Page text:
The reason this work will shift from a designer to a stylist? The amount of fabrication needed for any specific project will be tiny. The stylist will be providing a small but hugely important piece that is then scaled out by automation. To train people to do those tasks, and use the software to support it, will be inefficient. It will also add required skills to the role of a designer that might not suit people who would otherwise be exceptional at creative direction and strategy but not the fabrication of graphics. It will take time for that evolution to fully happen, as those of us already trained to fabricate will continue to do so. But it will further flatten roles and responsibilities. What we think of historically as interaction design will become even more the center of a designer’s craft, as visual designers select into either more of a creative director path or a stylist path.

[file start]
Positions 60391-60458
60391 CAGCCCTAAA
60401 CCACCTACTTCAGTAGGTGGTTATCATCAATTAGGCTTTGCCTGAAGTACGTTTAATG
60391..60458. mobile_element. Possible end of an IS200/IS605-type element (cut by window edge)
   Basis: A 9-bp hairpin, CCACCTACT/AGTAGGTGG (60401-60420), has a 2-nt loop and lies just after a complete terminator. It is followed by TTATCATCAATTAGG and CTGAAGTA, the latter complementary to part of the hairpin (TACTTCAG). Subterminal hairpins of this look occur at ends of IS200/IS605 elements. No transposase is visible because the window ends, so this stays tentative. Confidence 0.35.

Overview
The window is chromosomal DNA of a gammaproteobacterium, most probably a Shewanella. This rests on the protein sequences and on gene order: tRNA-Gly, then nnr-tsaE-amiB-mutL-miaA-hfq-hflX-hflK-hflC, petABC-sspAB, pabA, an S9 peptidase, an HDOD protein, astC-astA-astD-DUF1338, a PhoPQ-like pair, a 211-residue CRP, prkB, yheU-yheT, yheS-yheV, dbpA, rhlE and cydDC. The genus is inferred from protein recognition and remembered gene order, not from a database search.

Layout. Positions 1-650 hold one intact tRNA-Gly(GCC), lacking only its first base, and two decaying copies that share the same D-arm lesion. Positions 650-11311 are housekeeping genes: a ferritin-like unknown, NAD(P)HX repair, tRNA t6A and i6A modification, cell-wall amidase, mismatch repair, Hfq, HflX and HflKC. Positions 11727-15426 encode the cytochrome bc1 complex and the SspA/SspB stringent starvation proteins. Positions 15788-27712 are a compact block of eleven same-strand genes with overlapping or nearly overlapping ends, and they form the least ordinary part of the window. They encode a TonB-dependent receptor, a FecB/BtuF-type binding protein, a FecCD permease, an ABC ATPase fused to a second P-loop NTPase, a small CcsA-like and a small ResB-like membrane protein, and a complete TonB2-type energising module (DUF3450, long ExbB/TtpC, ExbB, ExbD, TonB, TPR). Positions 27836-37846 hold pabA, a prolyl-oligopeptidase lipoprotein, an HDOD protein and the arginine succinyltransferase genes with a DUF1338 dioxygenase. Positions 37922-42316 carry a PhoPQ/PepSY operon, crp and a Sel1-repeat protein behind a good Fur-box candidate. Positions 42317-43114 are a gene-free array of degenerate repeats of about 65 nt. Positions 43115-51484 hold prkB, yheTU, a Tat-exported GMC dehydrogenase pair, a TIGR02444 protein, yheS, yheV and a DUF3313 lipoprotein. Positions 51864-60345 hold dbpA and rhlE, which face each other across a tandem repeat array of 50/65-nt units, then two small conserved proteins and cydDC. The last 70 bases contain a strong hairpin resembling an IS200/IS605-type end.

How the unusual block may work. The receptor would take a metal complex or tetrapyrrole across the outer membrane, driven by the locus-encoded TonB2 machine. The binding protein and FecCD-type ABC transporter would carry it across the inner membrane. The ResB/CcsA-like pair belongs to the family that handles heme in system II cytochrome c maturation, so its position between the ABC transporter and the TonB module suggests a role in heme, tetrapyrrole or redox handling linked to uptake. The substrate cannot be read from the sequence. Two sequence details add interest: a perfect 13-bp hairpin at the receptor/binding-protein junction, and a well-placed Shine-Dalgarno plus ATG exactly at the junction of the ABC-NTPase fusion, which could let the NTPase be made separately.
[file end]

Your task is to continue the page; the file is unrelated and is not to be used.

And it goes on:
back to top  What Can I Do to Be Ready?

This is just one example of how AI automation will impact the user experience profession in the decade ahead. The trends to be aware of to future-proof yourself are:

  • Tasks that involve making will be increasingly automated. If you spend a meaningful proportion of your time making today, you should think about whether you want to move more toward the inventing and strategic aspects of your job or specialize in the making parts. At some point down the road, your all-purpose approach will be made redundant.